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I want to query MongoDB and return records that have the date of 12/6/2017. The date is in this format:

u'Date': datetime.datetime(2017, 12, 6, 15, 9, 21, 303000)

So, how do I query just the year, month, and day of that entry? I have tried:

date = db.data.find({ 'Date' : {'2017, 12, 6'} },{'Date' : '1'})
for document in date:
     print(date)

Which returns: "InvalidDocument: Cannot encode object: set(['2017, 12, 6'])".

I also tried:

date = db.data.find({ 'Date' : {datetime('2017, 12, 6')} },{'Date' : '1'})
for document in date:
    print(date)

Which returns: "NameError: name 'datetime' is not defined".

UPDATE...SOLUTION I was putting the date into Mongo incorrectly. I'm now putting the date into Mongo with Python like this:

import datetime
import dateutil.parser

# the date
now = datetime.datetime.now()
year = now.year
month = now.month
day = now.day
theDate = str(year) + "-" + str(month) + "-" + str(day)
dateStr = theDate
date = dateutil.parser.parse(dateStr)
# Then put that date into your Mongo insert

This is how I'm querying by date. This pulls documents inserted after yersterday (today).

import dateutil.parser, datetime
now = datetime.datetime.now()
year = now.year
month = now.month
yesterday = now.day - 1
dateStr = str(year) + "-" + str(month) + "-" + str(yesterday)
date = dateutil.parser.parse(dateStr)

cursor = db.data.find({'Date' : { '$gt' : date}},{'Date':'1'})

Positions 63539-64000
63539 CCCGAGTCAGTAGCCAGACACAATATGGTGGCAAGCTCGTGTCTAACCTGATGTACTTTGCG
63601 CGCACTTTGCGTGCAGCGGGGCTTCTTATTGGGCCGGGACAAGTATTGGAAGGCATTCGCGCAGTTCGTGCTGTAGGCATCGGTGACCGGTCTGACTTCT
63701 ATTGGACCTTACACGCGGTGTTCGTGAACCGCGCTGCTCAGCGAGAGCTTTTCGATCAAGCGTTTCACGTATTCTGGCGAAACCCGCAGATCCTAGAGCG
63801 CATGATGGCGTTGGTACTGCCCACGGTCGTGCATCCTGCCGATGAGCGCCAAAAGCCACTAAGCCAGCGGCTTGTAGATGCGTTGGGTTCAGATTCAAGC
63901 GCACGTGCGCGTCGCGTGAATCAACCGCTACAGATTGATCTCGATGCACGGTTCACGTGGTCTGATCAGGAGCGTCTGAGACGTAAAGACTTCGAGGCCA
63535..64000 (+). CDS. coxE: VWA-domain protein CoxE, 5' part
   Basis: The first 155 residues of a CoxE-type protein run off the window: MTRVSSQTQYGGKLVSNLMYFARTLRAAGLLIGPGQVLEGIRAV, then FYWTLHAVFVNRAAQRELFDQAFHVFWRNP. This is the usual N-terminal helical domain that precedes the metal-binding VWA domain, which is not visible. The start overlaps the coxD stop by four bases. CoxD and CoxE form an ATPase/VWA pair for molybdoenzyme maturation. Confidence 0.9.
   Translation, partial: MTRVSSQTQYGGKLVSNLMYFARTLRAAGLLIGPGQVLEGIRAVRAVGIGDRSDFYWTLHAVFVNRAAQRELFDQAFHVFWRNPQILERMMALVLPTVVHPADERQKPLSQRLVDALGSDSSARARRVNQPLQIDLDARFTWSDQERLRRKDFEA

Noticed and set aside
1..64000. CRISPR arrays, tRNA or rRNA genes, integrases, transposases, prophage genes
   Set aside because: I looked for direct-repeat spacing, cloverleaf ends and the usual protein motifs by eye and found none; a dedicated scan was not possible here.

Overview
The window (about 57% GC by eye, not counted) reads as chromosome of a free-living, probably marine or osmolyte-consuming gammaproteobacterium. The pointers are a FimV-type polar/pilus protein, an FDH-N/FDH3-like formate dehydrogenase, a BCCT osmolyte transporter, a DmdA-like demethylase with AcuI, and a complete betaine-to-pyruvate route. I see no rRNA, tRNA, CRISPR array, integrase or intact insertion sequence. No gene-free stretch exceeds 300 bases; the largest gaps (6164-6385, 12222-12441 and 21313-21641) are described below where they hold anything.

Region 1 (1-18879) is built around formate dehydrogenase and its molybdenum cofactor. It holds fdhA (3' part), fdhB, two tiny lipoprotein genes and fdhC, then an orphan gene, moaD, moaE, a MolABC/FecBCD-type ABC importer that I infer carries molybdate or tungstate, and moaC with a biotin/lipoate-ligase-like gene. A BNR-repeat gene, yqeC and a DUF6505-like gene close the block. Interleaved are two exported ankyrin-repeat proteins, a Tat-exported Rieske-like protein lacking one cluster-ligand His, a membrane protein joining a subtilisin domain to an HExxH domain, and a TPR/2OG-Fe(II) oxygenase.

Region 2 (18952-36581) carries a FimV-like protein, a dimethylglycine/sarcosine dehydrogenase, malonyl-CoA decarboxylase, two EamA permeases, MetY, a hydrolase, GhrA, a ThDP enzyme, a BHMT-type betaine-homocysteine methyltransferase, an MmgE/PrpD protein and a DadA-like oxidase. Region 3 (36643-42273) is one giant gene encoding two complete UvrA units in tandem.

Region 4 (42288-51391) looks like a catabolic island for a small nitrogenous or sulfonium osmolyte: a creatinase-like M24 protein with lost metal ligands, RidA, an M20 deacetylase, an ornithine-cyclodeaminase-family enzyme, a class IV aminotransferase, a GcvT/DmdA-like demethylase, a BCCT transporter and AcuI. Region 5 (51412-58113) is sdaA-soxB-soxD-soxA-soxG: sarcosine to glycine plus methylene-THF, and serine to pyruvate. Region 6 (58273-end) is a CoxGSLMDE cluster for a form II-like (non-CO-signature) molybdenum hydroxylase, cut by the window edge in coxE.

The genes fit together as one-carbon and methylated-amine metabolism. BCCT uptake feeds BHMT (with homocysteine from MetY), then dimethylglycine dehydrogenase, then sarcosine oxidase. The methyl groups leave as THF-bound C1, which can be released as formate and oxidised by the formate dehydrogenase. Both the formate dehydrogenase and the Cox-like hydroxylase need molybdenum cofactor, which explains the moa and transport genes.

for document in cursor:
    print(document)

2 Answers 2

1

When you say the object is stored as datetime.datetime, to what are you referring? A custom object?

Per the Mongo docs, this is the only date object they support explicity: https://docs.mongodb.com/v3.4/reference/method/Date/

From the Docs:

Date() Returns a date either as a string or as a Date object.

Date() returns the current date as a string in the mongo shell. new Date() returns the current date as a Date object. The mongo shell wraps the Date object with the ISODate helper. The ISODate is in UTC. You can specify a particular date by passing to the Date() method a datetime string. For example:

new Date("") which returns the ISODate with the specified date. new Date("") which specifies the datetime in local datetime and returns the ISODate with the specified datetime in UTC. new Date("") which specifies the datetime in UTC and returns the ISODate with the specified datetime in UTC.

To create a query to search on a Date field in mongo, you would instatiate an ISODate like this

db.collection.find({"datefield" : ISODate("YYYY-MM-DDTHH:MM:SS")})

Generally, this will be of somewhat limited use, since the time is measured in milliseconds, so you'll likely need to do a range query similar to:

db.collection.find({"datefield" : {"$gte" : <beginning_of_day_as_ISODate>, "$lte" : <end_of_day_as_ISODate>})

For example:

{createdDate : {$gte : ISODate("2017-12-06T00:00:00"), $lte : ISODate("2017-12-06T23:59:59")}}

If you are using a custom date object, or storing the date in some non-standard format, your query will need to be tailored to that object.

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  • Thank you, Eric. Before inserting these records, I defined the date like this: date = datetime.now(). I will update this to what the Mongo docs say.
    – Randy
    Dec 6, 2017 at 21:16
  • It just needed to be changed to: date = datetime.datetime.utcnow()
    – Randy
    Dec 6, 2017 at 22:22
0

You can try out something like this

date = db.data.find({ 'Date' : {new ISODate("2017-12-6T23:59:59Z") } },{'Date' : '1'})

for document in date: 
print(date)

Or you could try out this,

date = db.data.find({ 'Date' : {new Date(2017,12,6) } },{'Date' : '1'})
for document in date: 
    print(date)
1
  • Thank you, Anirudh. Unfortunately these two didn't work. I was defining date as: date = datetime.now(), and I think I need to change that to what the Mongo docs suggest.
    – Randy
    Dec 6, 2017 at 21:17

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